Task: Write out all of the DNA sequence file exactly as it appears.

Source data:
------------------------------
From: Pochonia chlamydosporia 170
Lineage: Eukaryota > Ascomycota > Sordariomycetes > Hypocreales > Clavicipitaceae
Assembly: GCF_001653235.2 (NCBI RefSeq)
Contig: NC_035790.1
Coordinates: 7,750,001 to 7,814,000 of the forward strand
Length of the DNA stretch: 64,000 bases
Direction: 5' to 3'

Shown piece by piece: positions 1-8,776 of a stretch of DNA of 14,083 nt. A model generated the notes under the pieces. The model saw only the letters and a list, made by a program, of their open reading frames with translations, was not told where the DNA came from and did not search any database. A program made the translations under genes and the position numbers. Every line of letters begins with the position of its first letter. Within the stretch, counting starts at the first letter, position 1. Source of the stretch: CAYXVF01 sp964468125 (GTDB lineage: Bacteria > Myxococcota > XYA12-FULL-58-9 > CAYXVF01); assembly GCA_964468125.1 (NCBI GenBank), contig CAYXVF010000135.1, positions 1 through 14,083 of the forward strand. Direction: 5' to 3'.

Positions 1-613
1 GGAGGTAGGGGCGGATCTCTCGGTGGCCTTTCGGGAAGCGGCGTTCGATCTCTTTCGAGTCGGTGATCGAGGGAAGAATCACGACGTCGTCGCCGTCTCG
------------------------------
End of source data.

From: Pochonia chlamydosporia 170
Lineage: Eukaryota > Ascomycota > Sordariomycetes > Hypocreales > Clavicipitaceae
Assembly: GCF_001653235.2 (NCBI RefSeq)
Contig: NC_035790.1
Coordinates: 7,750,001 to 7,814,000 of the forward strand
Length of the DNA stretch: 64,000 bases
Direction: 5' to 3'

Shown piece by piece: positions 1-8,776 of a stretch of DNA of 14,083 nt. A model generated the notes under the pieces. The model saw only the letters and a list, made by a program, of their open reading frames with translations, was not told where the DNA came from and did not search any database. A program made the translations under genes and the position numbers. Every line of letters begins with the position of its first letter. Within the stretch, counting starts at the first letter, position 1. Source of the stretch: CAYXVF01 sp964468125 (GTDB lineage: Bacteria > Myxococcota > XYA12-FULL-58-9 > CAYXVF01); assembly GCA_964468125.1 (NCBI GenBank), contig CAYXVF010000135.1, positions 1 through 14,083 of the forward strand. Direction: 5' to 3'.

Positions 1-613
1 GGAGGTAGGGGCGGATCTCTCGGTGGCCTTTCGGGAAGCGGCGTTCGATCTCTTTCGAGTCGGTGATCGAGGGAAGAATCACGACGTCGTCGCCGTCTCG